little boy spotted her and made sure nobody stood on her whilst the school
phoned us. We weren’t sure that she was going to make it with such a big wound,
but we got her to the vet who glued the wound closed. Little Nora didn’t like
having a great big lump of glue on her back and actually bit through the
section of membrane connecting her leg to her wing just so she could reach back
and scratch at it; so after a week of healing it was time to remove the
remaining glue surgically. After that we used medical grade Manuka honey to
keep any infection out of the wound while it healed. She liked the taste of it
when she groomed herself, but unfortunately the honey also meant that Nora lost
all the fur on her back! She's definitely been through the mill, but she is
healing very nicely and we hope that once her fur grows back we will be able to
release her. She is a lovely little bat with a big personality who has won all
our hearts.

Flights




Copyright Beatrice Dopita 2014

We’ve been busy at the new flight getting it secure so that
it can house our Serotines before we radio-track them. Work is going well
despite a run of bad luck and we hope to have it finished in the next couple of
weeks. Then it’ll be time to begin work on our flight at HQ! This is a smaller
flight we have built to house and fly Pipistrelles and Long-Eareds. That will
bring our total of flights up to four (including the existing flight which will
be used for pups when they’re ready to learn to fly), which is very exciting!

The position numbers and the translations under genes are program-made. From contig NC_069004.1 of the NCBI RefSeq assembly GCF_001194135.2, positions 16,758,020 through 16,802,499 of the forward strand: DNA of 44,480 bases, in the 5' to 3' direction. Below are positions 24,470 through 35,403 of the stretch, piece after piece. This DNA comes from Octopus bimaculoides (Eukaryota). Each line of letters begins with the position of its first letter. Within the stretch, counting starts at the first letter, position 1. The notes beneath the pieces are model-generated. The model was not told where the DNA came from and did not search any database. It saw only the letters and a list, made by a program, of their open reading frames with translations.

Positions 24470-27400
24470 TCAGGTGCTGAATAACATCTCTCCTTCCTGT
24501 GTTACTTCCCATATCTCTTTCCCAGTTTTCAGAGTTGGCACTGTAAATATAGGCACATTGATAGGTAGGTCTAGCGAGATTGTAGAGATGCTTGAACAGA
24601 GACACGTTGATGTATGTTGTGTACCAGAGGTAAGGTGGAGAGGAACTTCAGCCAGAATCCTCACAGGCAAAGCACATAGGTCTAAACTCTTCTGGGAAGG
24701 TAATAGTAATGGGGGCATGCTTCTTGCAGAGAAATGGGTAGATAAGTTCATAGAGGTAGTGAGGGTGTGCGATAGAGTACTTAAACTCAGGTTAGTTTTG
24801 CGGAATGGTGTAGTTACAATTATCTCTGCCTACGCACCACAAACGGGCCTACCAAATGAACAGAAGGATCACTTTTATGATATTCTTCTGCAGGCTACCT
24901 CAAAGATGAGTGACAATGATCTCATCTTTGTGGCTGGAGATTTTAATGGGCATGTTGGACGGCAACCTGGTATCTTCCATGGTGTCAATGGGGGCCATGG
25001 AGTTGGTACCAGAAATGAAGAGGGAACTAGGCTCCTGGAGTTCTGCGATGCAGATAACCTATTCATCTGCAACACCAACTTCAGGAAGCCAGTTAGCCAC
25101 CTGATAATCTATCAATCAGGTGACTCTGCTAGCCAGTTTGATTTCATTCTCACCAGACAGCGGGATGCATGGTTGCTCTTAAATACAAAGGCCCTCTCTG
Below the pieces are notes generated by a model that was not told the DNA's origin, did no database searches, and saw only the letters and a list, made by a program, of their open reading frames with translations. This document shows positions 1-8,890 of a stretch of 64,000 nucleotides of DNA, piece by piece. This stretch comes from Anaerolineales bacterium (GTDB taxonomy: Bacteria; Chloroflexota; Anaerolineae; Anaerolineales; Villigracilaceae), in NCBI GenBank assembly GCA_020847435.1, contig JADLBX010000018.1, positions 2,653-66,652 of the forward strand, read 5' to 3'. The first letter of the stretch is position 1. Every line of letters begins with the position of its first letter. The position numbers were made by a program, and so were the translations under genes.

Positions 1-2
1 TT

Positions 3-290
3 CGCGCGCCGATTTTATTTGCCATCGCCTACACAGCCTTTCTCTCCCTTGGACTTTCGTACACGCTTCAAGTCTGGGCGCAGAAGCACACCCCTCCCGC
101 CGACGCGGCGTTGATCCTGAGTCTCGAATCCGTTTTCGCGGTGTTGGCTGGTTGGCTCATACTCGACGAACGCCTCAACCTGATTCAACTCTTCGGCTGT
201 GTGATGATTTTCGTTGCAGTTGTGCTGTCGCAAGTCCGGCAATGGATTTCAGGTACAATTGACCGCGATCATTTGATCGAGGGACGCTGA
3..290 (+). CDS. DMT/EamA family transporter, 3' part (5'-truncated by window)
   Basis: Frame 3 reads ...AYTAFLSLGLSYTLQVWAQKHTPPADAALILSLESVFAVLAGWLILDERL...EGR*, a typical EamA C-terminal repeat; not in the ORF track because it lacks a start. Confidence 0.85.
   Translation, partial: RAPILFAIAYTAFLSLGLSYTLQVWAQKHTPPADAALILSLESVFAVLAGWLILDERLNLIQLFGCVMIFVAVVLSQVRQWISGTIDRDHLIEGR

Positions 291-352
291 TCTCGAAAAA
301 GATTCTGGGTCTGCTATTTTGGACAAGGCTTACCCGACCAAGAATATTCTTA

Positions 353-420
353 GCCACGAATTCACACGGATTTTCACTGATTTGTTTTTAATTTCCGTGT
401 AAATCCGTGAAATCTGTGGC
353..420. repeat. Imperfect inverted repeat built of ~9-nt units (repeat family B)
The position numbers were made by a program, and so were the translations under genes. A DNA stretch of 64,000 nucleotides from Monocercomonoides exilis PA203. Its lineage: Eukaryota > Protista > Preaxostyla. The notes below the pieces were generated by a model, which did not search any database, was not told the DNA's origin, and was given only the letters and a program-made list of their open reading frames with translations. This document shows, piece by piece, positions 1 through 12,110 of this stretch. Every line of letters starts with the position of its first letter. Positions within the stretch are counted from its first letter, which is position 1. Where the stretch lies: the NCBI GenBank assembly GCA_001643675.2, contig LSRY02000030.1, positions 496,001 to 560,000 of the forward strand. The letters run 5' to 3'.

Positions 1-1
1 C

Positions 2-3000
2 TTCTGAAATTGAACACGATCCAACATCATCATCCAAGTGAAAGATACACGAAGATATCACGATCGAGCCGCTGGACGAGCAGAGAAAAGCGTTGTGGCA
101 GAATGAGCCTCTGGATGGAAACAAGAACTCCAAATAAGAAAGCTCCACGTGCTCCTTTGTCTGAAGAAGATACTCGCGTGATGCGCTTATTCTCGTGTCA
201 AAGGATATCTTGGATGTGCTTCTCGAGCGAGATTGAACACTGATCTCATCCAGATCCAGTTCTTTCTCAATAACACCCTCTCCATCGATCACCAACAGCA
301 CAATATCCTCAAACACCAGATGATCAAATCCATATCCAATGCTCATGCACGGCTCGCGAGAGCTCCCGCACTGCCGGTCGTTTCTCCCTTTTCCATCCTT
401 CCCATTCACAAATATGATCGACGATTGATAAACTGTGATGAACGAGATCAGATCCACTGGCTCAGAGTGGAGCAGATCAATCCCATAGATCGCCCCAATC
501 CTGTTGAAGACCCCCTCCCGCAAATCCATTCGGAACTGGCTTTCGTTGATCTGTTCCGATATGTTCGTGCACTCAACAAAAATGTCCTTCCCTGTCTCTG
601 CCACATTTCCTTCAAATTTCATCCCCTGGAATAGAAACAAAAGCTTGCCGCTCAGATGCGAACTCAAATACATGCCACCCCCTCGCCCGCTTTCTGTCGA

Radio-Tracking

This year sees us embark on an exciting project as we
release and radio-track our Serotines. The seven Serotines will, with any luck,
be released from HQ and tracked by a team of volunteers.







 

































NEWSLETTER AUTUMN 2013

Dear Friends,



Thank you to everyone who has helped raise funds for the bat rescue, we are
very grateful to all.  It has been another unexpectedly busy season
despite the better weather this summer.  The long cold spring was the cause,
with the most bats ever being brought in during the period of January to June
this year. To date we have had 108 bats go through rescue and rehab so far and as a
result have been stretched to the limit!




Flight Update


The flight for the larger bats is nearing completion: in fact we are using it for
flying some of our bigger bats, but it is not secure enough currently to house the bats unattended and more work on the security, electrics and water supply are still to be completed this winter.  A new smaller bat flight is now in situ at HQ, which needs furnishing before it can be used by the small bats.  We are very excited to have both
of these flights in progress and once they are finished we believe they will
make a real difference to our bat friends.




Release of Bats



After our successful release of  Ianto last Autumn we were very pleased to
get another serotine (Warrior) back to the wild afterhe recovered from pesticide poisoning. Judith - the lady who found  him -was contacted and she joined us for the big release.  Warrior flew off strongly thanks to the practice he was able to have in the large flight to build up his fitness, and when we arrived at the release site he definitely knew he was home.  This has given us great hope for our hand reared juvenile serotines who are to be radio-tracked in our research project taking place in Spring/Summer next year.